This epic from 1980 is probably more famous for its huge budget overspend, and the antics of director Michael Cimino, than for its content. With a running time of over three hours, an enormous cast, and covering events over a period of more than thirty years, it is not something that can easily be explained in this short appraisal. It is rumoured to have cost over $45 million dollars to make, and almost broke the studio and financiers that backed it, when it failed to recoup a fraction of this sum at the box office. It signalled an early end to the burgeoning career of Cimino, who had enjoyed huge success with ‘The Deer Hunter.’
This is a western, set around the time when the cattle barons and big landowners were coming into conflict with settlers and immigrants who wanted to create small farms and new communities. It follows the fortunes of two Harvard graduates. One becomes a marshal in Wyoming, the other an alcoholic drifter, espousing causes, and spouting poetry. It is very loosely based on real events know as The Johnson County War, which culminated in a violent shoot-out between armed settlers and farmers, and the hired guns of the cattle barons.
In the meantime, we are treated to a very accurate representation of the period. It is always a delight to watch, and strong performances by the leads hold together the sprawling plot. Less attractive is Cimino’s insistence on using ‘real sound’ (trains drown out conversation, for example) and some of the lingering set pieces, such as the roller skating in the hall known as ‘Heaven’s Gate’, which gives the film its title.
The cast is a who’s-who of the period. Kris Kristofferson, John Hurt, Jeff Bridges, Christopher Walken, Isabel Huppert, and many, many, more. Don’t be put off by the criticism of Cimino, and the negatives that surround this production. It is worth the effort, I assure you.
The Army Of Crime
A worthy French film (Original language, English subtitles) from 2009, this deals with a band of resistance fighters during WWII. It focuses on the Manouchian Group, led by an Armenian immigrant, which operated against the German occupiers in the areas in and around Paris. Because he was a Communist, and many of his group were Jews, the Nazis labelled them ‘The Army Of Crime’, attempting to insinuate that they were foreign criminals, rather than French patriots.
The film doesn’t try to glamourise the fighters, and readily shows how disorganised, and occasionally shambolic they were. Yet their efforts are effective enough, and they also grow large, with up to 100 members in their complex organisation. The Germans were so keen to arrest them, they issued the famous ‘Affiche Rouge’, (Red Poster) showing the photos and names of more than twenty of the ringleaders. It was on this poster that they were first called ‘The Army Of Crime.’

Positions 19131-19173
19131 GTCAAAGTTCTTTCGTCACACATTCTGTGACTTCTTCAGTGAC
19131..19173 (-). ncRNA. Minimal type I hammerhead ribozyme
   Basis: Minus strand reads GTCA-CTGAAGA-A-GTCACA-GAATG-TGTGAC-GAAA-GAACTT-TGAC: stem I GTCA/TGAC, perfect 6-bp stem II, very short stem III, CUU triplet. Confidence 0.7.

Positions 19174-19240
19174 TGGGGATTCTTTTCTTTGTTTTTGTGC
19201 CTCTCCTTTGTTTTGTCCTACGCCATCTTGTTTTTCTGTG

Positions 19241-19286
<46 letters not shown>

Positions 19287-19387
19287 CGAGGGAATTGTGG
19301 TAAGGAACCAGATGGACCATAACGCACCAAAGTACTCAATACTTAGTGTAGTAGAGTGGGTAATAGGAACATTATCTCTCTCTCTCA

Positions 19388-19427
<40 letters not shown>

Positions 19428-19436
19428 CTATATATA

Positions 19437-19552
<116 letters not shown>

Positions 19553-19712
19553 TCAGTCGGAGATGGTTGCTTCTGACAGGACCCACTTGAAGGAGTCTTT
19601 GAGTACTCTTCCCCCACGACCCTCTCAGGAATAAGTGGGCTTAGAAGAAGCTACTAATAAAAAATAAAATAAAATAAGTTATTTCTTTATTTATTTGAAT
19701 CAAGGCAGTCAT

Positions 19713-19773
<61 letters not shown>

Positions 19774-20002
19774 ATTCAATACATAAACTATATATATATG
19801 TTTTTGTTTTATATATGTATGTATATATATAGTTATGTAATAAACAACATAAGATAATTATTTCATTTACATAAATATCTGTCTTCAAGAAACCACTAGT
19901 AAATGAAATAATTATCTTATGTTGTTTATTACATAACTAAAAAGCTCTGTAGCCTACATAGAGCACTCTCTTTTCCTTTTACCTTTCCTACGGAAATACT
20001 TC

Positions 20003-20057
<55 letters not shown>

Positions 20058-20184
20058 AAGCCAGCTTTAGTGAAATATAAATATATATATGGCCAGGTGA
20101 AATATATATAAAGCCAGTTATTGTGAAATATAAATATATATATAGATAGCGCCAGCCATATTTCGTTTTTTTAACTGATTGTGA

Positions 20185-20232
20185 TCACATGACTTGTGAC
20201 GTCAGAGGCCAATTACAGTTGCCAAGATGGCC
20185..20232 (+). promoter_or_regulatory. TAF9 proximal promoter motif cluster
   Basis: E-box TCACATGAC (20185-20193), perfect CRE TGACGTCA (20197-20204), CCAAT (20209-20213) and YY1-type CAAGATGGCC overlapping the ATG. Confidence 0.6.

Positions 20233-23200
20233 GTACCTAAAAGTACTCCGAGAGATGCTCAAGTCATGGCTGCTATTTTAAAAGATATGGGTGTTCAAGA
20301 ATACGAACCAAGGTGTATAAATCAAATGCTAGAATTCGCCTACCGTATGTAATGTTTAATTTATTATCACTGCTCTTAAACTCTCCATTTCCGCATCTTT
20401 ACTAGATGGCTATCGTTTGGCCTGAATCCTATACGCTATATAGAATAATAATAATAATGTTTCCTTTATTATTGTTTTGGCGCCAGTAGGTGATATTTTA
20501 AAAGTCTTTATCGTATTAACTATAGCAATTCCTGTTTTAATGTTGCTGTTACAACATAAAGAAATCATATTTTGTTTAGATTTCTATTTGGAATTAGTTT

The film has a realistic, everyday feel to it, which also makes it a little dull in places. Sense of period is good throughout, and the eventual downfall of the group, and the imprisonment and execution of most of them, is all dealt with in detail. One for fans of the genre, but a very good effort.
The Beat That My Heart Skipped
France again, (Original language, English subtitles) this time from 2005. This film was released to great critical acclaim, five-star reviews, and also won many awards, including a BAFTA. I read a review of the film in Empire magazine that was so good, I bought the DVD as soon as it was released. To say I was disappointed is an understatement. This will give you a rough idea of the story.
Thomas is a shady estate agent who together with his partners, spends time doing dodgy property deals, and helping out his equally crooked father, who specialises in acquiring property by intimidating the tenants. His father also gets into serious trouble with Russian gangsters, asking Thomas to help him out. Meanwhile, Thomas rediscovers his childhood talent for piano playing, and employs a glamorous Asian piano tutor, Miao Lin, to bring him up to concert standards. Before his audition, he gets involved in another deal with his partners, arrives unprepared, and fails miserably. Going to tell his father, he finds him dead, apparently killed by Minskov, the Russian gangster.
The film moves forward in time. Thomas is now Miao Lin’s manager, and he once again stumbles across Minskov, who he fights with at the concert hall.
Are you still interested? I wasn’t. But surely all those critics cannot be wrong? I must have missed something. Perhaps I was unable to comprehend a masterpiece. I will never know.
There you have six more from my collection. They are quite varied, and offer something for most tastes.